Trailer for internet dating alliencedating com
The film evolved from journalist Nancy Jo Sales’ 2015 Vanity Fair piece, entitled “Tinder and the Dawn of the ‘Dating Apocalypse,” which was criticized at the time for its narrow focus on 20-something, largely heterosexual women in an urban setting.
The piece had extrapolated out their personal dating struggles and turned them into a condemnation of the entire online dating market.
(She also hilariously defends casual hookups as something that , too, so don’t blame Tinder for that!
I mean, sometimes this film is just comedy gold, I swear.) Of course, with a user base in the tens of millions, a good handful of happy emails should be expected.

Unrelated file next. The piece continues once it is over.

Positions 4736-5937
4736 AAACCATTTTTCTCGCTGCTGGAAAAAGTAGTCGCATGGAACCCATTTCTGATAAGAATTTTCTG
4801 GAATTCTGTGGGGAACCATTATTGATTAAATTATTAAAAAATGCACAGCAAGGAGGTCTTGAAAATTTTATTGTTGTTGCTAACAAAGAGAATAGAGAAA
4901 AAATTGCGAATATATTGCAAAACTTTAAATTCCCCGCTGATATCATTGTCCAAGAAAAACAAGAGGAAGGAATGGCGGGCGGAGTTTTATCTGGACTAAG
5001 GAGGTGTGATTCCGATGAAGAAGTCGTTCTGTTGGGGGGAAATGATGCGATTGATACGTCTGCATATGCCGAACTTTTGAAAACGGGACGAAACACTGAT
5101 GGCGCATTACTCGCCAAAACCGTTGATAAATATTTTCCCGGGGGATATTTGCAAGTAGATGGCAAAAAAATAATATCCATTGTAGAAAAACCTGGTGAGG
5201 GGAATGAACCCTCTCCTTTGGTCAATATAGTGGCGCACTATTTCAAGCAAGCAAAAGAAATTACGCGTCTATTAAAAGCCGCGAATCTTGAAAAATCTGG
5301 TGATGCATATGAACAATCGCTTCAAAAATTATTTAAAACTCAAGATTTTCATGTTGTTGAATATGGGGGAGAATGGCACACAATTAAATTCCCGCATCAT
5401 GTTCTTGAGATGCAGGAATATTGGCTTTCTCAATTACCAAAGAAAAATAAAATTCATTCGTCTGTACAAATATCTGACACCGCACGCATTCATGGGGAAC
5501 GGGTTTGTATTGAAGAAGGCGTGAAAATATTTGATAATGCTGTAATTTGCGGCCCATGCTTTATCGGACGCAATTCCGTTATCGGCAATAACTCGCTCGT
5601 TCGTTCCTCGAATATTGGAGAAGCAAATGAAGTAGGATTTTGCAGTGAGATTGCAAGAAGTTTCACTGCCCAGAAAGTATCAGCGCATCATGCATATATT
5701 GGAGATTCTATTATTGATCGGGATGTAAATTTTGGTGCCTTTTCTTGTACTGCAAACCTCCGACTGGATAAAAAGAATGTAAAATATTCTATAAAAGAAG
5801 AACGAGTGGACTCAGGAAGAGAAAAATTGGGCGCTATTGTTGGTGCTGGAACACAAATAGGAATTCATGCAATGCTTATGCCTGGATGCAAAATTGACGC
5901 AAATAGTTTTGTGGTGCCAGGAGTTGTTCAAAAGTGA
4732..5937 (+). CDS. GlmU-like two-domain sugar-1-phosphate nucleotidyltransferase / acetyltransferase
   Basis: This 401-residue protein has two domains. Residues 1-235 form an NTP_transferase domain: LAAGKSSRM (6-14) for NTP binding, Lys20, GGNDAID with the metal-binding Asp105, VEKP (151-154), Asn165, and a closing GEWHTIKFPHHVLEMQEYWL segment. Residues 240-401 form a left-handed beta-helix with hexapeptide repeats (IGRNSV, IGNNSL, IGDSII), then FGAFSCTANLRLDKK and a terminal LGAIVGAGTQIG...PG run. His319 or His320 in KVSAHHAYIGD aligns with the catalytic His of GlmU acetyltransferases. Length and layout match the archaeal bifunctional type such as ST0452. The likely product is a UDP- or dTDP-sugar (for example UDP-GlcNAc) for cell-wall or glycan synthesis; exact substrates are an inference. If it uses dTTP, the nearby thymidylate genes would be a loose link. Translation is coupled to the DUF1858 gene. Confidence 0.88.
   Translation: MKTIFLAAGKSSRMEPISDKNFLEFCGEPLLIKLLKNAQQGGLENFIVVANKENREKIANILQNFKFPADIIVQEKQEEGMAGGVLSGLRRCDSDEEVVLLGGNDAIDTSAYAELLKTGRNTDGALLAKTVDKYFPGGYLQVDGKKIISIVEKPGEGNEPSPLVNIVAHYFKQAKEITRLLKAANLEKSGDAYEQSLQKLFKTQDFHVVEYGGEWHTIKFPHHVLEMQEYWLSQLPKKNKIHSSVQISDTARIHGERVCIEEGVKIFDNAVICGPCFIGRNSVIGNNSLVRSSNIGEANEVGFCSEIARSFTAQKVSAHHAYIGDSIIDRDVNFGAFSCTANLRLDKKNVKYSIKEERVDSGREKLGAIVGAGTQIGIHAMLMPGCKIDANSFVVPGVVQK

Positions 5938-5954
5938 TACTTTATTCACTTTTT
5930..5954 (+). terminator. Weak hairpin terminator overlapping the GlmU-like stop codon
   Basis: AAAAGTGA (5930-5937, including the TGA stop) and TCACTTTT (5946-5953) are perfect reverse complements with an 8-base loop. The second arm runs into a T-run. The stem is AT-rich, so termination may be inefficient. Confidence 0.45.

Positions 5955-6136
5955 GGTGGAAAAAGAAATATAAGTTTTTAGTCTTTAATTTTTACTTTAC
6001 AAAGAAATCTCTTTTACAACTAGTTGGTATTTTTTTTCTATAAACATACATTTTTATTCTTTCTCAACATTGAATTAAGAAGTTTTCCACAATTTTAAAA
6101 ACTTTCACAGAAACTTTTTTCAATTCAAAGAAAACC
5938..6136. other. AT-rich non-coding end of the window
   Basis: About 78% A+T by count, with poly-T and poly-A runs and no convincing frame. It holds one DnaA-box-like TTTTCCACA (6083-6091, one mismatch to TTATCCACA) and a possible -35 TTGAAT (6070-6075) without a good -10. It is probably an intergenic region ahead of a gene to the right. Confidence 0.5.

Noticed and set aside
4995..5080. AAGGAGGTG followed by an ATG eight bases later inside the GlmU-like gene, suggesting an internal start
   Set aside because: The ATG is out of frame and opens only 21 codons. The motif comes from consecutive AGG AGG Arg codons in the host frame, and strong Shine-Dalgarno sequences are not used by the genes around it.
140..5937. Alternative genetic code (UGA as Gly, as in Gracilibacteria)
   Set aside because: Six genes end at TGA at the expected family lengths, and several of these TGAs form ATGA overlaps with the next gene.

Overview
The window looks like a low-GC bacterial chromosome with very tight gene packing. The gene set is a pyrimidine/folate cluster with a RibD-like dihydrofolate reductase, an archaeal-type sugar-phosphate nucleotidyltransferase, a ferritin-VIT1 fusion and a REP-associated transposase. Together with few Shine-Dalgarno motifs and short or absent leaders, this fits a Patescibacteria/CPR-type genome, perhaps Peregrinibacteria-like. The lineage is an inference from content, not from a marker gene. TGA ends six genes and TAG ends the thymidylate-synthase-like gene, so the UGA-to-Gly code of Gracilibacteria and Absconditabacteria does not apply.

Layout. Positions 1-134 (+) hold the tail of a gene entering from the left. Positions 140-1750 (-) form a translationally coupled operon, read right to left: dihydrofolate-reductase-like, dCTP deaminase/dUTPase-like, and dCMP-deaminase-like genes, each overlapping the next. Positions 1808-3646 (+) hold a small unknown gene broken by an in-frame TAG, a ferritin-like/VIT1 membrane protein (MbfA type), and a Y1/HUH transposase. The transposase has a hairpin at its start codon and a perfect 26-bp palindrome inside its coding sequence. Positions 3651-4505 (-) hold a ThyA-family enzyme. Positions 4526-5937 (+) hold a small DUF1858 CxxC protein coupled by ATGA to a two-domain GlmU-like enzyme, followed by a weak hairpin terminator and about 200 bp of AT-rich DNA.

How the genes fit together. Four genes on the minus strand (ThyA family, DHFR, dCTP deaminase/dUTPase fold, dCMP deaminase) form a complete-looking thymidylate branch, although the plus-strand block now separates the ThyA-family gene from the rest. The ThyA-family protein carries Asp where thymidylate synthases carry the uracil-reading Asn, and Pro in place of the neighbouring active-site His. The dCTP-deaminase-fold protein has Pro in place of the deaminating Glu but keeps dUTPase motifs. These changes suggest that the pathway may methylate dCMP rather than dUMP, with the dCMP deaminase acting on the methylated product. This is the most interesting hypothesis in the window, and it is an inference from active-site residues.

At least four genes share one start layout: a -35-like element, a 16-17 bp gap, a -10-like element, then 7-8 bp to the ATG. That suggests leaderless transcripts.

As for “Swiped’s” milieu, much of its action is in the city.
But the general slice of the Tinder user base interviewed remains young, urban, and, in some cases, fairly vapid.
“We have some of these game-like elements, where you almost feel like you’re being rewarded,” says Baden. The ramifications of our smartphone addictions are only now being examined, in fact.
“It kinda works like a slot machine, where you’re excited to see who the next person is, or, hopefully, you’re excited to see ‘did I get the match? Apple and Google, for example, have just launched screen time controls aimed at giving us a chance at fighting back at the dangerous dark patterns and brain hacks these apps use.
Dating app companies don’t have any data on how many lasting relationships result from their app’s usage, “Swiped” finds.
It’s odd, as tech companies are usually data hungry beasts.